Interestingly, conscious thought isn’t exactly needed for the initiation of self-regulation. Through “implementation intentions”, one can automate self-regulation for various goal pursuits. For instance, if one desired to be less prejudiced against the elderly, then one could train him/herself to “tell” him/herself not to consider a person’s age every time an elderly person is encountered. One thought that came to mind, after reading about this, is whether automating self-regulation uses less ego resources than directed self-regulation. In particular, when thinking of the concept of the adaptive unconscious from the prior articles, it seems that the automatic unconscious is useful and adaptive for its ability to take in a lot of information without using up our resources. So automated self-regulation might just take up less energy than consciously directed self-control. Yet it still seems as though directed thought is needed in sustaining the self-regulatory behavior. Only the initiation of self-regulation seems to be automated, and after training oneself to automate this behavior. If implementation intentions use ego resources as much as that of deliberate self-regulation, then I would think that such cueing could be detrimental to the self-regulatory ability. For instance, if one created implementation intentions for multiple behaviors, and one encounters many cues throughout the day that activate these intentions, then one could become quickly and thoroughly depleted. At what level would these implementation intentions become detrimental? Or does the mere training that automates this behavior build up self-regulation? So, perhaps the automation does deplete self-regulatory resources, but the practice of automating self-control built up a larger inventory of self-regulatory resources to take from? Thoughts to explore further perhaps.

Citations for further reading:

Baumeister, R.F., Bratslavsky, E., Muraven, M., & Tice, D.M. (1998). Ego depletion: Is the active self a limited resource? Journal of Personality and Social Psychology, 74, 1252-1265.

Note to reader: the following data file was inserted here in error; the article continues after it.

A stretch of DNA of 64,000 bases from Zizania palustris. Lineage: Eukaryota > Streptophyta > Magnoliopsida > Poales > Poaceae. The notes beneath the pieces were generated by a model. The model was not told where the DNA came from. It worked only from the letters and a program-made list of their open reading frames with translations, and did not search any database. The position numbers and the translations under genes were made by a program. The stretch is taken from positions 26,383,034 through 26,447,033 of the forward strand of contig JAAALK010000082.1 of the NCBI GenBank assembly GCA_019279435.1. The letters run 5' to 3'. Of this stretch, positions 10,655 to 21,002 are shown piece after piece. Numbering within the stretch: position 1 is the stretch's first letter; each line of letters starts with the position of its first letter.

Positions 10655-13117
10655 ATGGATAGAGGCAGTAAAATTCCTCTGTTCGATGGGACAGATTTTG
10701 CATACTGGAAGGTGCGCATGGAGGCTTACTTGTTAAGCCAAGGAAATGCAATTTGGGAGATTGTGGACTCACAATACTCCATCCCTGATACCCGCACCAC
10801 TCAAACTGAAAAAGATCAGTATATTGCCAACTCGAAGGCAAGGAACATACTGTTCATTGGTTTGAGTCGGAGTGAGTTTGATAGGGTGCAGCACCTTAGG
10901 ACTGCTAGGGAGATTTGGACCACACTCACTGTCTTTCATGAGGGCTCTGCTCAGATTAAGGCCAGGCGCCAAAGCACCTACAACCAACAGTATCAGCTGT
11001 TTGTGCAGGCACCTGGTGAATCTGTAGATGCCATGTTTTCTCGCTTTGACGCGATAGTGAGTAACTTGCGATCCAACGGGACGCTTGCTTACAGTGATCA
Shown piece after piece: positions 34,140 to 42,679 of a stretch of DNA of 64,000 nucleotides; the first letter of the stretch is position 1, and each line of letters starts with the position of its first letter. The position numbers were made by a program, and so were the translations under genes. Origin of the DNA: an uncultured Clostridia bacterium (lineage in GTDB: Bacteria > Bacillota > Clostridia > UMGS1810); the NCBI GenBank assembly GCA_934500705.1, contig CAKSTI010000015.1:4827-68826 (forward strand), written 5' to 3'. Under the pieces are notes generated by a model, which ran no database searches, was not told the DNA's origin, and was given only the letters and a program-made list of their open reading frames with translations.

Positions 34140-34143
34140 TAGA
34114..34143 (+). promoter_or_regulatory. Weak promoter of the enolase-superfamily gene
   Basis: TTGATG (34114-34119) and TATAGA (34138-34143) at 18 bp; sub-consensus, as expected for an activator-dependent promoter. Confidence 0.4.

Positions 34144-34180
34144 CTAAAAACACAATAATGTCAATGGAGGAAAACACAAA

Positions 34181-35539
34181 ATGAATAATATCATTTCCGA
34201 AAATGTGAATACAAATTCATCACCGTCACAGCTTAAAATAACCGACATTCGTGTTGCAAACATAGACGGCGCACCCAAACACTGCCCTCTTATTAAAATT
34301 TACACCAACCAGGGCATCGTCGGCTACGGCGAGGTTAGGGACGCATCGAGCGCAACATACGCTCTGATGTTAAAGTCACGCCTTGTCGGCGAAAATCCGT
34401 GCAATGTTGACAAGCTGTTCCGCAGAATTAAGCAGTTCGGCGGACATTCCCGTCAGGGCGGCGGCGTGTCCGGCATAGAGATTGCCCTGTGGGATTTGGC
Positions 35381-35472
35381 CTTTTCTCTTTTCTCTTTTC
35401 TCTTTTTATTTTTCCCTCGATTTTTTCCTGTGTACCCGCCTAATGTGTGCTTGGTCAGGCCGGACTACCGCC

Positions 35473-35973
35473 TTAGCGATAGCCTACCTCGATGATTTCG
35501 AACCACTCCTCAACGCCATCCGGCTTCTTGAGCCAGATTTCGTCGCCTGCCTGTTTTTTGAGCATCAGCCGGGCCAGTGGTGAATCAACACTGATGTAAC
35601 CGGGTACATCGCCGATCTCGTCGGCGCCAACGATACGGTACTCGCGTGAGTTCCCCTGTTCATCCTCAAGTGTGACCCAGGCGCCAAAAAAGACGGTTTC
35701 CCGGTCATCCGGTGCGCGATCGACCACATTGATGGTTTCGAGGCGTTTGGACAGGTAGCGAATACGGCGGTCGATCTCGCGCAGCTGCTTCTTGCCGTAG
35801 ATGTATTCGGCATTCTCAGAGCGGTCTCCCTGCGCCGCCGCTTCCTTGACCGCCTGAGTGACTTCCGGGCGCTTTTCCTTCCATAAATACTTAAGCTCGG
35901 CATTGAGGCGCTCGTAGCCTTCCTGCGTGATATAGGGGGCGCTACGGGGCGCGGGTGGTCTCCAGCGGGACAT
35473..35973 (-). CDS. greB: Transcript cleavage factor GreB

Carver, C. S., & Scheier, M. F. (2008). Feedback processes in the simultaneous regulation of action and affect. In J. Y. Shah & W. L. Gardner (Eds.), Handbook of motivation science (pp. 208-224). New York: Guilford.

Gollwitzer, P. M. (1999). Implementation intentions: Strong effects of simple plans. American Psychologist, 54, 493-503.

Higgins, E. T. (1997). Beyond pleasure and pain. American Psychologist, 52, 1280-1300.

Mischel, W., Shoda, Y., & Rodriguez, M. L. (1989). Delay of gratification in children. Science, 244, 933-938.

March 7, 2009

Culture and the Self

This week’s readings on the self were pretty interesting. They were about the “cultural self.” Essentially, the readings discussed the different self-construals that can be found cross-culturally. As one might imagine, people within more individualistic societies are more likely to have independent self-construals, characterized by a focus on autonomy, uniqueness and internal attributes and emotions. Those from more collectivistic nations are more likely to have interdependent construals of the self. The interdependent self-construal is characterized by belongingness, self-in-relation to other representations, and a connection of the self to specific social contexts. Of course, this does not mean that people can’t vary within a society according to how independent/interdependent they are.